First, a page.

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s, because he had been preferred to her sons as the husband of Julia, the daughter of Augustus. (D. C. 53.33.) But for this there seems little ground. The opportune death both of C. Caesar and L. Caesar seems much more suspicious. These young men were the children of Julia by her marriage with Agrippa; and being the grandchildren of Augustus, they presented, as long as they lived, an insuperable obstacle to the accession of Tiberius, the son of Livia. But Lucius died suddenly at Massilia in A. D. 2, and Caius in Lycia A. D. 4, of a wound, which was not considered at all dangerous. It was generally suspected that they had both been poisoned, by the secret orders of Livia and Tiberius. She was even suspected of having hastened the death of Augustus in A. D. 14. Augustus left Livia and Tiberius as his heirs ; and by his testament adopted her into the Julia gens, in consequence of which she received the name of Julia Augusta. By the accession of her son to the imperial throne, Livia had
Li'via 2. Livia Drusilla, the wife of Augustus, was the daughterof Livius Drusus Claudianus [DRUSUS, No. 7], who had been adopted by one of the Livia gens, but was a descendant of App. Claudius Caecus. Livia was born on the 28th of September, B. C. 56-54. (Letronne, Recherches pour servir à l'Histoire de l'Egypte, p. 171.) She was married first to Tib. Claudius Nero; but her beauty having attracted the notice of Octavian at the beginning of B. C. 38, her husband was compelled to divorce her, and surrender her to the triumvir. She had already borne her husband one son, the future emperor Tiberius, and at the time of her marriage with Augustus was six months pregnant with another, who subsequently received the name of Drusus. It was only two years previously that she had been obliged to fly before Octavian, in consequence of her husband having fought against him in the Perusinian war. (Suet. Tib. 3, 4; Vell. 2.75, 79; Suet. Aug. 62; D. C. 48.15, 34, 44.) Livia never bore Augustus any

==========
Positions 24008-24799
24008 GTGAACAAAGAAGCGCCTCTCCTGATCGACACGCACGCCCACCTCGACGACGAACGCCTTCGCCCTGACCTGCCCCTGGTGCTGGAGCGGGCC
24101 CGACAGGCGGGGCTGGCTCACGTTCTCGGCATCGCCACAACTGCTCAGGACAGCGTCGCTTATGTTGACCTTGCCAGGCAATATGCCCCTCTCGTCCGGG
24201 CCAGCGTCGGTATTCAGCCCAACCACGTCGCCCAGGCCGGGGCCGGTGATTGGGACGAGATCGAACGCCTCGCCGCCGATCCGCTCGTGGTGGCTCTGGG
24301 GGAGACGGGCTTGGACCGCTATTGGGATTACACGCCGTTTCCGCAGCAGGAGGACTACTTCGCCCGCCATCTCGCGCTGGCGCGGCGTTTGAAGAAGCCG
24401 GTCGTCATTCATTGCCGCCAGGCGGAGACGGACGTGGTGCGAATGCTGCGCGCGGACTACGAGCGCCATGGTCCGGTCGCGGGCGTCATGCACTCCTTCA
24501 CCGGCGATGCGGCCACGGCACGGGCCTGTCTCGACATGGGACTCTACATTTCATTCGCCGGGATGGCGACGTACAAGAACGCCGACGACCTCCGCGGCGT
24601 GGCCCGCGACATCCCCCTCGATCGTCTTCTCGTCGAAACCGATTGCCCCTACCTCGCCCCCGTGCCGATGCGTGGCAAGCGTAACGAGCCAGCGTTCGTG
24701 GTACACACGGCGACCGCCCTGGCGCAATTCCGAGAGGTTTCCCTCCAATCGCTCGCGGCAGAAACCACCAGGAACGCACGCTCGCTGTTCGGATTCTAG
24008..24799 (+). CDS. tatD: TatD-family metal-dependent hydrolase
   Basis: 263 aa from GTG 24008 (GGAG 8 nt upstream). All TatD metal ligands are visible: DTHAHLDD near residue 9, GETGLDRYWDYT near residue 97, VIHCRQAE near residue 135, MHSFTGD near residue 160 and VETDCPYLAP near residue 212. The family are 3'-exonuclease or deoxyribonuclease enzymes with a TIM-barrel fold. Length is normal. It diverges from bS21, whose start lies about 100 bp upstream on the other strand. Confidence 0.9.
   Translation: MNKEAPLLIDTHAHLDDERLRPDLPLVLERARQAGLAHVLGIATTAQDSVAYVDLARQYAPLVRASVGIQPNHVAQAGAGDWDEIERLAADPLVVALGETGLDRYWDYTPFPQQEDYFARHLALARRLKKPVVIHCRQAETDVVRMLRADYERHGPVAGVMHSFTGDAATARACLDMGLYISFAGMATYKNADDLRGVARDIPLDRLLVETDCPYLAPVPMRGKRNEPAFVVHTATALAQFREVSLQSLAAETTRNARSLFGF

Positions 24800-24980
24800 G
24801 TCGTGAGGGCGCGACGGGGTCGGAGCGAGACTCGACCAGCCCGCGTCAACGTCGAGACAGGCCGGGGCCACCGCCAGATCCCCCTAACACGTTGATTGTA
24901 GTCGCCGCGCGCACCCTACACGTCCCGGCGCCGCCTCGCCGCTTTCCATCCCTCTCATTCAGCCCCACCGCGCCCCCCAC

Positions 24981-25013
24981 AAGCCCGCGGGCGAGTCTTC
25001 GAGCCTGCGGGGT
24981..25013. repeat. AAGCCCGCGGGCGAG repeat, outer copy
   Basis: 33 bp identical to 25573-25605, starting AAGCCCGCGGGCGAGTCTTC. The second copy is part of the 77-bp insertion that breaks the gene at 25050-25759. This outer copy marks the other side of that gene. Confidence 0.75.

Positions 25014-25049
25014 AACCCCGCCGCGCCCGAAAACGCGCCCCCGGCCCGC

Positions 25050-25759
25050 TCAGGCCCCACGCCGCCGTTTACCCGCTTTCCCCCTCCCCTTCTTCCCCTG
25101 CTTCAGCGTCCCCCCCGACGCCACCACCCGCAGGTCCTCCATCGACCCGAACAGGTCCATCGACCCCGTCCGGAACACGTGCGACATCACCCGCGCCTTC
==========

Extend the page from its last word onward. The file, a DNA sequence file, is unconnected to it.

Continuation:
rred to her sons as the husband of Julia, the daughter of Augustus. (D. C. 53.33.) But for this there seems little ground. The opportune death both of C. Caesar and L. Caesar seems much more suspicious. These young men were the children of Julia by her marriage with Agrippa; and being the grandchildren of Augustus, they presented, as long as they lived, an insuperable obstacle to the accession of Tiberius, the son of Livia. But Lucius died suddenly at Massilia in A. D. 2, and Caius in Lycia A. D. 4, of a wound, which was not considered at all dangerous. It was generally suspected that they had both been poisoned, by the secret orders of Livia and Tiberius. She was even suspected of having hastened the death of Augustus in A. D. 14. Augustus left Livia and Tiberius as his heirs ; and by his testament adopted her into the Julia gens, in consequence of which she received the name of Julia Augusta. By the accession of her son to the imperial throne, Livia had now attained the long-cheri